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Sci Rep. 2016 Sep 13;6:32970. doi: 10.1038/srep32970.

Annual and seasonal spatial models for nitrogen oxides in Tehran, Iran.

Author information

1
Department of Epidemiology and Public Health, Swiss Tropical and Public Health Institute, Basel, Switzerland.
2
University of Basel, Basel, Switzerland.
3
Research Center for Environmental Pollutants, Qom University of Medical Sciences, Qom, Iran.
4
Department of Epidemiology and Biostatistics, School of Public Health, Isfahan University of Medical Sciences, Isfahan, Iran.
5
Environmental Health Services, British Columbia Centre for Disease Control, Vancouver, Canada.
6
School of Population and Public Health, University of British Columbia, Vancouver, Canada.
7
Mechanical Engineering Department, Sharif University of Technology, Tehran, Iran.
8
Tehran Air Quality Control Co., Tehran Municipality, Tehran, Iran.
9
Center for Air Pollution Research (CAPR), Institute for Environmental Research (IER), Tehran University of Medical Sciences, Tehran, Iran.

Abstract

Very few land use regression (LUR) models have been developed for megacities in low- and middle-income countries, but such models are needed to facilitate epidemiologic research on air pollution. We developed annual and seasonal LUR models for ambient oxides of nitrogen (NO, NO2, and NOX) in the Middle Eastern city of Tehran, Iran, using 2010 data from 23 fixed monitoring stations. A novel systematic algorithm was developed for spatial modeling. The R(2) values for the LUR models ranged from 0.69 to 0.78 for NO, 0.64 to 0.75 for NO2, and 0.61 to 0.79 for NOx. The most predictive variables were: distance to the traffic access control zone; distance to primary schools; green space; official areas; bridges; and slope. The annual average concentrations of all pollutants were high, approaching those reported for megacities in Asia. At 1000 randomly-selected locations the correlations between cooler and warmer season estimates were 0.64 for NO, 0.58 for NOX, and 0.30 for NO2. Seasonal differences in spatial patterns of pollution are likely driven by differences in source contributions and meteorology. These models provide a basis for understanding long-term exposures and chronic health effects of air pollution in Tehran, where such research has been limited.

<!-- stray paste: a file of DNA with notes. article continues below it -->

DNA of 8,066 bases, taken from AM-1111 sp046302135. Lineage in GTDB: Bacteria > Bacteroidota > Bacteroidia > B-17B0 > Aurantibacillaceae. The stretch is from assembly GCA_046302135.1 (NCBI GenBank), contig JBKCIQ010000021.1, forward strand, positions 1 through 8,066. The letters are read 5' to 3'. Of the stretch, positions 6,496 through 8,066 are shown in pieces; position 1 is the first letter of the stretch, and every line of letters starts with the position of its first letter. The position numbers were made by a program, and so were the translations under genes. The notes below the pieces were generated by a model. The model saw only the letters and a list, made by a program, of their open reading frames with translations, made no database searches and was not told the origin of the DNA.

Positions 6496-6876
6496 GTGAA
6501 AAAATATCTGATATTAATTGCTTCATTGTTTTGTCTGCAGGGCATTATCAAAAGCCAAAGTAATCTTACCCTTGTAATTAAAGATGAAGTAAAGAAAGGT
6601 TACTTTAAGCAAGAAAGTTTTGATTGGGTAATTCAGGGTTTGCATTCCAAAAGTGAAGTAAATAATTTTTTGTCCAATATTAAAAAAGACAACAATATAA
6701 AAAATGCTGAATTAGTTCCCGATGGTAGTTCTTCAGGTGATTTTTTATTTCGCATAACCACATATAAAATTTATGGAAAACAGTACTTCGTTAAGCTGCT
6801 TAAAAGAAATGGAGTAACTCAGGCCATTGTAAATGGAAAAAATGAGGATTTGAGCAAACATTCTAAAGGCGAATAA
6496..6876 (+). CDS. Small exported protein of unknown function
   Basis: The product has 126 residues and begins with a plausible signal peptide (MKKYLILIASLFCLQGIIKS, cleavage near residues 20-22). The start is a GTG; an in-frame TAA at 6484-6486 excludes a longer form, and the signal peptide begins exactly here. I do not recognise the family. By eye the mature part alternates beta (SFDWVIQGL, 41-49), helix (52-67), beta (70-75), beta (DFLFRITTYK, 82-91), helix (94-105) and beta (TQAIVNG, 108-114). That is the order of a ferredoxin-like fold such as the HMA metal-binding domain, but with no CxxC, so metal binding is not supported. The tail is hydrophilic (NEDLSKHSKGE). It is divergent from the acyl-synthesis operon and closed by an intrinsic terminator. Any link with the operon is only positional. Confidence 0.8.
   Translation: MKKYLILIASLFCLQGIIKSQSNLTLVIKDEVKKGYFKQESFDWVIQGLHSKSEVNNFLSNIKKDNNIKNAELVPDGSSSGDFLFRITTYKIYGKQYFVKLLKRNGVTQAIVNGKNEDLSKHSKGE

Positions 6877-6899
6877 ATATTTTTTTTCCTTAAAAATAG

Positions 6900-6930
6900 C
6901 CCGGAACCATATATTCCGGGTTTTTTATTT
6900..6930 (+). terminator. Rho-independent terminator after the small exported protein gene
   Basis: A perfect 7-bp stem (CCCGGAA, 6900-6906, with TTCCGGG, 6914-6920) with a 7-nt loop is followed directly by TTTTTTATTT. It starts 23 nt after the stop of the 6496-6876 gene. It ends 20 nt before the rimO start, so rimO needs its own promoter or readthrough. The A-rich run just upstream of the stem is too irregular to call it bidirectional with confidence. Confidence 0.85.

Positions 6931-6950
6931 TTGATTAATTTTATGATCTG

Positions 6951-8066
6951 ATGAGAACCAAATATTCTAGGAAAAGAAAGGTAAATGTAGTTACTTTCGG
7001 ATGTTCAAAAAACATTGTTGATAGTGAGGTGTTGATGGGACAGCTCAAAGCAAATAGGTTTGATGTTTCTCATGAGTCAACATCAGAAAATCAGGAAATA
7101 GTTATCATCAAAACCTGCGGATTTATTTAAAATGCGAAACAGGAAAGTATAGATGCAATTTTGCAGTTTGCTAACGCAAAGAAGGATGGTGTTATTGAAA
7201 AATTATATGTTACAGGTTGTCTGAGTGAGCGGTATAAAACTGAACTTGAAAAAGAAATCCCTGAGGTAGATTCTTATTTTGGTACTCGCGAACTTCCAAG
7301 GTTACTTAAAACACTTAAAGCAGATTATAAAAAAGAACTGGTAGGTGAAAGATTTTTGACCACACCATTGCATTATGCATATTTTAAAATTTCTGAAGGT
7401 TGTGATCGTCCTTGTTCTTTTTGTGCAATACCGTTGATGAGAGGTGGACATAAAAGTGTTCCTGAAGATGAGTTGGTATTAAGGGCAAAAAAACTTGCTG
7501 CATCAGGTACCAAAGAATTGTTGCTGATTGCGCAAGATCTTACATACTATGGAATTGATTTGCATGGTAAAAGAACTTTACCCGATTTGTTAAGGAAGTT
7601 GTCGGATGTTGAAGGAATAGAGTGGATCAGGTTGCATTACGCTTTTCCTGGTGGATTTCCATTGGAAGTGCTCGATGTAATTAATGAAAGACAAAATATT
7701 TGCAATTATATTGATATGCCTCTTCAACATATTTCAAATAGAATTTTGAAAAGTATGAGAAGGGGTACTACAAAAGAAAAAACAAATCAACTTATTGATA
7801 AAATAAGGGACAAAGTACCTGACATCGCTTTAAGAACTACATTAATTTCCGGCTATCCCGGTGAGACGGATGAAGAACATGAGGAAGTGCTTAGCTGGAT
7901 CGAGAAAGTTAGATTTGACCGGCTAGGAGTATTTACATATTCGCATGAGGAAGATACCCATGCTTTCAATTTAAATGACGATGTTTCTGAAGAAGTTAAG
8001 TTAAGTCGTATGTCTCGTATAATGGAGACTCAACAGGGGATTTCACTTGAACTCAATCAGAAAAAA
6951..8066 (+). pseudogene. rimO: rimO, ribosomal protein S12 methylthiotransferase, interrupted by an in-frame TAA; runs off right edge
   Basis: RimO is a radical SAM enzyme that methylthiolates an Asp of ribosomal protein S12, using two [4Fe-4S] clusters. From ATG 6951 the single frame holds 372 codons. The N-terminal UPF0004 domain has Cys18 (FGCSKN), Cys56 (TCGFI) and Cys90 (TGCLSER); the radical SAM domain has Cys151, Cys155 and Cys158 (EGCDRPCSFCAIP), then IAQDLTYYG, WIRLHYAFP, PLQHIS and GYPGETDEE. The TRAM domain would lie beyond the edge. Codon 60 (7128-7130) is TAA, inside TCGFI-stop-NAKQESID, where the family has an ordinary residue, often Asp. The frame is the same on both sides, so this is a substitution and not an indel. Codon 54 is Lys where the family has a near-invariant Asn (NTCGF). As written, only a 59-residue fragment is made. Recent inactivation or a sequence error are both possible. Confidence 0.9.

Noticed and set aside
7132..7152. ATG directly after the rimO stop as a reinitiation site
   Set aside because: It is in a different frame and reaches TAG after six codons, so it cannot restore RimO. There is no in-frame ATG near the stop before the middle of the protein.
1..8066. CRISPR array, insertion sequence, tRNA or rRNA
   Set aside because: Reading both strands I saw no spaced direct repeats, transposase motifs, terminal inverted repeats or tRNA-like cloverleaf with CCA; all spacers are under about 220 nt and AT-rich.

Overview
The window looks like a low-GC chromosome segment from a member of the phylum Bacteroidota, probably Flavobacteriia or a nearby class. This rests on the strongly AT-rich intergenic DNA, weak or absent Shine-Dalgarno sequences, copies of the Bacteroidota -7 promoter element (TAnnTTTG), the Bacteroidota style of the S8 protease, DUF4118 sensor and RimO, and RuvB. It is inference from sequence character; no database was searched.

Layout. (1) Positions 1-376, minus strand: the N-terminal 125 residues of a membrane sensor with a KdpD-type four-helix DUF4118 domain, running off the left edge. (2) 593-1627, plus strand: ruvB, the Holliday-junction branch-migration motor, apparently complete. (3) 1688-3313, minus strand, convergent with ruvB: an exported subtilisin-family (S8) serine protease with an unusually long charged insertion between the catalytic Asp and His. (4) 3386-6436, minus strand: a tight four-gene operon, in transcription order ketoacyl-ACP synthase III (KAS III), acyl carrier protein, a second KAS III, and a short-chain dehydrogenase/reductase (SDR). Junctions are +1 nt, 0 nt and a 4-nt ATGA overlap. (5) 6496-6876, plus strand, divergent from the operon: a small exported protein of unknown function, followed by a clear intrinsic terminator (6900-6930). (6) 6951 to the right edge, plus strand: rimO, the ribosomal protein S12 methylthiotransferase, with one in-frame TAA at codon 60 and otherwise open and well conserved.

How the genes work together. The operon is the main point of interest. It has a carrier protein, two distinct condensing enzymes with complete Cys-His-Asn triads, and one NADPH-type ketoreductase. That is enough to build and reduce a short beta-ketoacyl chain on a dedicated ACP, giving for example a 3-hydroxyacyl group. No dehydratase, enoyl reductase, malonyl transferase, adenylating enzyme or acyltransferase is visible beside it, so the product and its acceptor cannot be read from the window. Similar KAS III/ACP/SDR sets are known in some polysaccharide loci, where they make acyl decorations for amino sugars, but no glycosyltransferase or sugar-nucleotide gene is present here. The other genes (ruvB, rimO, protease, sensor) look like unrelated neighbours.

Conflict of interest statement

Vahid Hosseini, Hossein Hassankhany, Maryam Naderi, and Solmaz Ahadi declare that they are affiliated to Tehran Air Quality Control Company, a subsidiary of Tehran Municipality. The rest of authors declare no competing interests.

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